School facilities don’t measure up for people with disabilities

Outdated building causes inconvienience for people with physical disabilities


Cooper Avery

Handicap buttons on the interior and exterior of entrances allow students with physical disabilities to navigate campus. However, some of the buttons have stopped working throughout the year.

By Zia Kelly

The hallways are narrow and students pack the staircases during passing period as they cram through on their way to their next classes.

But for students like sophomore Josh Evans, the only way to get to many of his classes is the elevator, located on the end of science hallway.

“They usually work good until they break down,” he said.

And it does break down. At the beginning of this school year, the elevator in the main building stopped working off and on and wasn’t consistently working during the first two months of school. While most students were not affected, students like Evans, who rely on the elevator to get from class to class, were confronted with serious issues.

“I missed like three or four of my classes,” he said about a day when the elevator stopped working while he was upstairs.

Although the main building elevator has consistently worked since September, many challenges remain in navigating the LHS campus for students with physical disabilities. Classroom doors are difficult to open; bathrooms aren’t accessible; some outer doors lack working electric entrances or those buttons aren’t working; and moving between three buildings during winter months is difficult.

This is a result of the age of the building, disunity of new additions with the original floorplan and more general outdated designs. Because of those issues, much of the campus doesn’t meet standards established by the Americans with Disabilities Act in 1991, although the school isn’t in trouble because it’s grandfathered in.

Yet, many of the problems could be addressed when the district follows through on the long-term planning for the LHS building that is in the works.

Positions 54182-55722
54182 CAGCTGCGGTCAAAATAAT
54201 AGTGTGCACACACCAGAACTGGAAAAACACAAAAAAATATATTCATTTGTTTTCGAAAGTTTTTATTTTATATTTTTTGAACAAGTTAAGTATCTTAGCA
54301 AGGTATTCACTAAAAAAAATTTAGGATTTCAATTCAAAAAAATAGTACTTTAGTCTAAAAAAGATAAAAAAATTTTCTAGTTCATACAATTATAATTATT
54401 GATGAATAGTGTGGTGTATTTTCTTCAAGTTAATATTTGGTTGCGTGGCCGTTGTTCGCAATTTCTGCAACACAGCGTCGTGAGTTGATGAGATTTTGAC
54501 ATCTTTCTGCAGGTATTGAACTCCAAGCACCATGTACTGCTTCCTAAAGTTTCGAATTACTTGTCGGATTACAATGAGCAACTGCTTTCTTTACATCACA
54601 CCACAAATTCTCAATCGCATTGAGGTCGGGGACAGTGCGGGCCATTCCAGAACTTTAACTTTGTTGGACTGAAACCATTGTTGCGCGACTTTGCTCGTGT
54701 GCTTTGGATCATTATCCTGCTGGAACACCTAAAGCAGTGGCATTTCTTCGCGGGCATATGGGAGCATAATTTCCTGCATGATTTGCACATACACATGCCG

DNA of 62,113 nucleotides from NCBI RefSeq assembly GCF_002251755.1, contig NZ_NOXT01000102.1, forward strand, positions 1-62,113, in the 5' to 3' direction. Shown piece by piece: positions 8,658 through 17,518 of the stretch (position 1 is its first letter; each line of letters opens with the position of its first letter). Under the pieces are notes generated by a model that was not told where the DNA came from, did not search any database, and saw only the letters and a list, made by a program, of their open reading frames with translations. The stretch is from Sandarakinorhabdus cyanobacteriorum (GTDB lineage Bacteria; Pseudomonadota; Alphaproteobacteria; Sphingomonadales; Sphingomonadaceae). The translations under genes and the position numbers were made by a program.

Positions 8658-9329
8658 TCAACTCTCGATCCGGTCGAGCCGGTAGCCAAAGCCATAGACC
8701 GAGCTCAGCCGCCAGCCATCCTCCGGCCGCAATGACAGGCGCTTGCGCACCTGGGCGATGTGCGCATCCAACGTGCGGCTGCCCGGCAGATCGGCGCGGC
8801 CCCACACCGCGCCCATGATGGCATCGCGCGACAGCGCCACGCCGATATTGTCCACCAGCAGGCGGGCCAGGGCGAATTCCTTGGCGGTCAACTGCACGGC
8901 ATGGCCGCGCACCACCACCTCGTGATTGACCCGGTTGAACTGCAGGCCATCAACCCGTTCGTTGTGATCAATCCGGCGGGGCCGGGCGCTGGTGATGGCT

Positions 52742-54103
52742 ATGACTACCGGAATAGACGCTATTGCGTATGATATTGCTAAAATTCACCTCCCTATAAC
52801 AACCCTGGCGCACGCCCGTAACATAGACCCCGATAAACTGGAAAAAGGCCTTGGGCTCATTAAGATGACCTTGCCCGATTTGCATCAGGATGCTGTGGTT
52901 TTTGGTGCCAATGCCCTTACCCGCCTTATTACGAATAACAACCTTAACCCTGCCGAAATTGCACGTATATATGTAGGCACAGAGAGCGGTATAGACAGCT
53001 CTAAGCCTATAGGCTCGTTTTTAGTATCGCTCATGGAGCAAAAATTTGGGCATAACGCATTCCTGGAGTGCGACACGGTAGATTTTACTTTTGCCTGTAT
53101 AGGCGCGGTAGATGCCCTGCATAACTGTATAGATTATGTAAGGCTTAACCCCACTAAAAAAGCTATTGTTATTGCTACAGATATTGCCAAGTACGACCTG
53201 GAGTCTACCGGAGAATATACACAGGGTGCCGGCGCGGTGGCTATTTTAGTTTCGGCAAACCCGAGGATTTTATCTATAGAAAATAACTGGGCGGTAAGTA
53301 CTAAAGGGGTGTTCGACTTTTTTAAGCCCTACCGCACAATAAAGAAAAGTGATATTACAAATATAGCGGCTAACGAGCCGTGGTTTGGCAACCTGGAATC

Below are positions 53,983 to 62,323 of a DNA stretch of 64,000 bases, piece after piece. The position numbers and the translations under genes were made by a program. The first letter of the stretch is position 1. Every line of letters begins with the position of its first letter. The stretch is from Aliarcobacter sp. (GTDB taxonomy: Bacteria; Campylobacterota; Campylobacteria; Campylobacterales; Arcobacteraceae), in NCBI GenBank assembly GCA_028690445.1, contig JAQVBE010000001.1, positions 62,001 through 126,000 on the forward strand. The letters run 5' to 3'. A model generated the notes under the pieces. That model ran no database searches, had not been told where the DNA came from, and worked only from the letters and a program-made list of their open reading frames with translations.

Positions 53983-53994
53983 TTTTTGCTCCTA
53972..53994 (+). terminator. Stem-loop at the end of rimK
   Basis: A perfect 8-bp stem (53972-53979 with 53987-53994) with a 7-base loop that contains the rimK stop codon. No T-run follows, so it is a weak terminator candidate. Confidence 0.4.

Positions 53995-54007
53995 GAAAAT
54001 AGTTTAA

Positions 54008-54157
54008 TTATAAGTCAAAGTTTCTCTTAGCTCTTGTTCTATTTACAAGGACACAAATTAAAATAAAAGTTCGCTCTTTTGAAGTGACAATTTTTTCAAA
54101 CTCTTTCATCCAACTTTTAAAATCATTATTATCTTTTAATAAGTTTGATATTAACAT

“There are things in this building that are flat-out not ADA-compliant in that kind of basic sense of the word,” said assistant principal Mike Norris, who manages campus facilities. “I am not saying the building is out of compliance because there exceptions made to ADA compliance…Age of building, construction going on, stuff like that. Those sorts of things do factor in.”

Although many of the issues that make the building less accessible to people with disabilities may seem insignificant to someone who is able-bodied, they can have significant effects on those who have difficulty navigating the building on their own.

“Facilities that are not accessible can have a very negative effect on the lives of people with disabilities,” said Daniel Brown and Bob Mikesic of Independence, INC, a local organization that provides resources for people with disabilities. “In many cases, this may mean that the person with a disability is excluded from receiving the same level or quality of services as someone without a disability.”

When school facilities aren’t accessible, students are often unable to navigate independently. Although paraeducators help students who need it, when places in the building are non-accessible, students have to rely on paras rather than be independent.

For some students, getting through doors can be a literal barrier to getting to class. Since the building has several additions and doors were installed at different points in time, many of them have different widths, made of different materials and have hinges on different sides. All of the inconsistencies can make it difficult for someone with a disability to enter and exit classrooms.

Many of the handles on doors require twisting, which is impossible for some people with muscular disabilities who cannot grasp or twist the handle. For example, room 132, which hosts many students with physical disabilities, has a twist handle.